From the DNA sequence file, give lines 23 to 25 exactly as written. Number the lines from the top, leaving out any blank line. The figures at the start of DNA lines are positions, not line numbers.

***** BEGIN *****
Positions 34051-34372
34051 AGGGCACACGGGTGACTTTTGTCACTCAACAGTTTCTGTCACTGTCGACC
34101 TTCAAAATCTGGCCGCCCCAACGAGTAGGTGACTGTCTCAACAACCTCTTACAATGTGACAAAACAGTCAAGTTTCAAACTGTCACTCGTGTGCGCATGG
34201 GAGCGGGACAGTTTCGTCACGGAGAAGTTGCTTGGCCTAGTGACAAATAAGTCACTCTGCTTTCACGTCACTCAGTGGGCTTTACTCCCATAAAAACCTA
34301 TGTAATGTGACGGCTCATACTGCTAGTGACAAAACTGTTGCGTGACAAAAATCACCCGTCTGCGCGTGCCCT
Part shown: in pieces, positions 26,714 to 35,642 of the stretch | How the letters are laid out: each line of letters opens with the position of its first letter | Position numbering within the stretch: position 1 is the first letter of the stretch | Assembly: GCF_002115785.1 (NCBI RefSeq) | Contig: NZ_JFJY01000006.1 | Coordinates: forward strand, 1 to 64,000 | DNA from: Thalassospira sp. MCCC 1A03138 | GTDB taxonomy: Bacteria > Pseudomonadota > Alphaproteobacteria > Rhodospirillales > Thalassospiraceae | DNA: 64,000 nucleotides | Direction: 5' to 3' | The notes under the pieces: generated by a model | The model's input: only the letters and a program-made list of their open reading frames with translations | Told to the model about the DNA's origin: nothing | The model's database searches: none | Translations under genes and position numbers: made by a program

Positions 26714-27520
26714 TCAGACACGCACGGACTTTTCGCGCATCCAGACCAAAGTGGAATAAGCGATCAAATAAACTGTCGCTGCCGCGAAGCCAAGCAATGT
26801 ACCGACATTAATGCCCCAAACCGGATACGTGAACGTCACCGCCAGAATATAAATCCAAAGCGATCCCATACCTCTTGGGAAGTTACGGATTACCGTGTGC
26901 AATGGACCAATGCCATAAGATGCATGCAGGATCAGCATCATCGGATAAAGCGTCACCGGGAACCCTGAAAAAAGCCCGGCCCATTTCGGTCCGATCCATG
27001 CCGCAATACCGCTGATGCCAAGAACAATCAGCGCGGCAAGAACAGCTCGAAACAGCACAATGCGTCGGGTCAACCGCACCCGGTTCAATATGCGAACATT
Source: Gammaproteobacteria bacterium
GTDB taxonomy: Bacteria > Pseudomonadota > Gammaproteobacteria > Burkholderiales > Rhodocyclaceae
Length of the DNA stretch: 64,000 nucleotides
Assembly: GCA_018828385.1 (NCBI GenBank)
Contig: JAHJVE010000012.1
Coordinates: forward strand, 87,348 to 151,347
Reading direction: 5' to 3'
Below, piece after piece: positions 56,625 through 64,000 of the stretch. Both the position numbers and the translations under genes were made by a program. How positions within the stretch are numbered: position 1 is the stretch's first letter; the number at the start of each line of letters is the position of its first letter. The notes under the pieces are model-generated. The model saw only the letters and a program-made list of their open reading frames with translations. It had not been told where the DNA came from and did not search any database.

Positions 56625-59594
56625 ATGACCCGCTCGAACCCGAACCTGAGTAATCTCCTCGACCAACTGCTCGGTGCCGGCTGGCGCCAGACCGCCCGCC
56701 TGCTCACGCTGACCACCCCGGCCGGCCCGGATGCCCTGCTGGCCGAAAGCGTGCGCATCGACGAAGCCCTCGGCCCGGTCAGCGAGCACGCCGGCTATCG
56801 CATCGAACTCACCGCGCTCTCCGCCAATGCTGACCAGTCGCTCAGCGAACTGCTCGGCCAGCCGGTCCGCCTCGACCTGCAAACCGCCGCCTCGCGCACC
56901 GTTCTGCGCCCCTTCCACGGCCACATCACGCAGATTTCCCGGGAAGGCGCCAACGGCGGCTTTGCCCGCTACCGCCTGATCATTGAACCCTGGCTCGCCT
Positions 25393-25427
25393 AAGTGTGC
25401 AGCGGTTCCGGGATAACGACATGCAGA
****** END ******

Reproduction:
56801 CATCGAACTCACCGCGCTCTCCGCCAATGCTGACCAGTCGCTCAGCGAACTGCTCGGCCAGCCGGTCCGCCTCGACCTGCAAACCGCCGCCTCGCGCACC
56901 GTTCTGCGCCCCTTCCACGGCCACATCACGCAGATTTCCCGGGAAGGCGCCAACGGCGGCTTTGCCCGCTACCGCCTGATCATTGAACCCTGGCTCGCCT
Positions 25393-25427